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Home Heating Check-Up

With the cooler weather here our thoughts turn to getting the household ready for winter. Summer toys are tucked away, a tune-up and tire check is ordered for the car and boots have been bought for the kids.

Heating the house is a big part of the Canadian winter ritual and people with fuel burning furnaces should be thinking about the safety of their heating systems.

Carbon Monoxide Gas

Fuel burning furnaces and appliances (those using wood, gas, propane, oil, kerosene or other fuel) can produce carbon monoxide gas as a by-product of the burning process.

You can't see, smell or taste this gas and it is very dangerous.

Carbon monoxide enters the bloodstream through your lungs when you breathe, robbing your vital organs of oxygen. The first signs you are breathing in the gas can include symptoms like dizziness, headaches, nausea, fainting and weakness.

Carbon monoxide poisoning can be fatal. The Canadian Safety Council reports that in Ontario alone, from 2001 to 2007, there have been 74 accidental deaths from asphyxia due to vehicle exhaust and furnace fumes. On October 15, 2014, the Ontario Government formally enacted a new law - The Hawkins-Gignac Act - making it mandatory that all Ontario homes have working CO alarms installed near sleeping areas.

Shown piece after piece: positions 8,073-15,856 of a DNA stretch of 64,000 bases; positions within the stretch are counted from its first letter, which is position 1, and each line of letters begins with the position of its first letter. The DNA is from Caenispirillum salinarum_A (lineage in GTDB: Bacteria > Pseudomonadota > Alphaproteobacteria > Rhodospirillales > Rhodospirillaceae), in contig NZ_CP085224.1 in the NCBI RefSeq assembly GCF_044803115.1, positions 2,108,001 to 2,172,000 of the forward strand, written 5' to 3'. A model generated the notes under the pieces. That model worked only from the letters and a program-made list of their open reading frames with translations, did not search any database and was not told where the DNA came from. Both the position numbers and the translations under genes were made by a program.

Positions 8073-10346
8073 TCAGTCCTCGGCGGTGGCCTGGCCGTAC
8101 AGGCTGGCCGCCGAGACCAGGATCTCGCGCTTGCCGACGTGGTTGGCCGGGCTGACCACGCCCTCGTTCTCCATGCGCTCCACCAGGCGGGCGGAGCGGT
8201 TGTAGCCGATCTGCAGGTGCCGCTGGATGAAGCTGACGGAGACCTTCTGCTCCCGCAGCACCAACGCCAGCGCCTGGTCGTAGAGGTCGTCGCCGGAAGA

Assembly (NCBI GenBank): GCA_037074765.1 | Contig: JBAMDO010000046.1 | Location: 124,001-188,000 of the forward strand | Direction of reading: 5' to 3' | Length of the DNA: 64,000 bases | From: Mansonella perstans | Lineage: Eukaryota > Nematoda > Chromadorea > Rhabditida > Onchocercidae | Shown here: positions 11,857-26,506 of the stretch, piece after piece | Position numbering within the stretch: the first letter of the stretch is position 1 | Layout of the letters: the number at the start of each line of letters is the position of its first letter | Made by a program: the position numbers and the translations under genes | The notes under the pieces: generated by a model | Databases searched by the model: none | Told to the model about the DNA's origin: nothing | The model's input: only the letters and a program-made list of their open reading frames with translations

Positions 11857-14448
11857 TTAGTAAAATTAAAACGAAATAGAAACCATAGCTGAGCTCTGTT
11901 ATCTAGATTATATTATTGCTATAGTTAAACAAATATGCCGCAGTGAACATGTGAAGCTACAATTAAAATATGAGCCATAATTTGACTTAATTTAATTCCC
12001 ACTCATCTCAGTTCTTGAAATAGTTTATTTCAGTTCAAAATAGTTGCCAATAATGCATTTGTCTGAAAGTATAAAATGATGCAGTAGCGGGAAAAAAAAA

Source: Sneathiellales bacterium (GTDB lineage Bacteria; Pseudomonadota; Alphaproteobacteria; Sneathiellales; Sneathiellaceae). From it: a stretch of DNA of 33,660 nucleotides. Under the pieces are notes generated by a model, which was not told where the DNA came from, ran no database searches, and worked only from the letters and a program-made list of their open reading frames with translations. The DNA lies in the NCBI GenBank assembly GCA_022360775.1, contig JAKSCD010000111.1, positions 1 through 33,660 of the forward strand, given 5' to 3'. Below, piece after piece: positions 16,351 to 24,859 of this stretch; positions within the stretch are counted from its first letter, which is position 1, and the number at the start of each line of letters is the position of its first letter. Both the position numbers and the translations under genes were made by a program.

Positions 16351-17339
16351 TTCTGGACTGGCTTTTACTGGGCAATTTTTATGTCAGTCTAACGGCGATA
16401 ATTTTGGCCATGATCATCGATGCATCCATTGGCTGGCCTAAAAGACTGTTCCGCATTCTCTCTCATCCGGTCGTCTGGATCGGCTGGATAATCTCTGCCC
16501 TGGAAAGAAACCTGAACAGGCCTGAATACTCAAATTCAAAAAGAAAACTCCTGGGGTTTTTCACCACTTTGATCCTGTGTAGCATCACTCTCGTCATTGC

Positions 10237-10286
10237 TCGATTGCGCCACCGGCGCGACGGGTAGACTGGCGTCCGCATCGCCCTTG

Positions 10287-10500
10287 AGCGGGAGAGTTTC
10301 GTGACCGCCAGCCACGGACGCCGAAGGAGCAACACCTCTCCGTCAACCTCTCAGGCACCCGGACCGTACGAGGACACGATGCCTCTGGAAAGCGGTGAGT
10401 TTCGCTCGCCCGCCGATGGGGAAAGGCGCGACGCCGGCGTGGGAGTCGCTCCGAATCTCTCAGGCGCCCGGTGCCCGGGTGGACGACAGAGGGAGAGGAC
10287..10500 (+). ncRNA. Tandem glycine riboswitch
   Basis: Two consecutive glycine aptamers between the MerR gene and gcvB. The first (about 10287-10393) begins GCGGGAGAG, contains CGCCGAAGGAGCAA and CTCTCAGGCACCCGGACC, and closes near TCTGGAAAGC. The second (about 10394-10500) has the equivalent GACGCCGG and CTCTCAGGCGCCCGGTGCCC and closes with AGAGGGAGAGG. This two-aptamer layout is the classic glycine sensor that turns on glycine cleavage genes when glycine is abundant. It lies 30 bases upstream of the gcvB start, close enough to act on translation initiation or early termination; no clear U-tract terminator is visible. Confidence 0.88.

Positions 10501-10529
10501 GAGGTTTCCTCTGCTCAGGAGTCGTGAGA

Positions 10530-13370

• Replace CO detectors within the time frame indicated in the manufacturer's instructions and/or on the label on the unit. Some new CO alarms offer sealed lithium batteries that last 10 years. 
  • Have your fuel burning appliances inspected annually to ensure they are in proper working order and vented correctly.
  • If you think you have a problem with an appliance, shut if off and leave the house. Get medical attention immediately if you have symptoms.
  • If your alarm goes off, get everyone out of the house, stay out and call 911!
Printable Carbon Monoxide Fact Sheet

Check Your Appliances 

Any fuel burning appliance like your stove, dryer, water heater, furnace, or space heater can produce carbon monoxide. You can reduce the risk of carbon monoxide buildup in your home by following these safety tips:

  • Be sure appliances are properly installed, vented and maintained
  • Have a qualified professional service heating appliances, furnaces, water heaters and dryers every year
  • Have chimney flues inspected, cleaned and maintained regularly
  • Avoid the use of unvented combustion heaters indoors
  • Check out any unusual odours or sounds coming from an appliance
  • Know the built-in safety features of your appliance
  • Install a “ULC certified” or "CSA certified" carbon monoxide detector near the sleeping areas of your home.

Where can I get more information?

For more information on carbon monoxide call Health Connection to a public health professional call Monday to Friday 705-721-7520 (1-877-721-7520).

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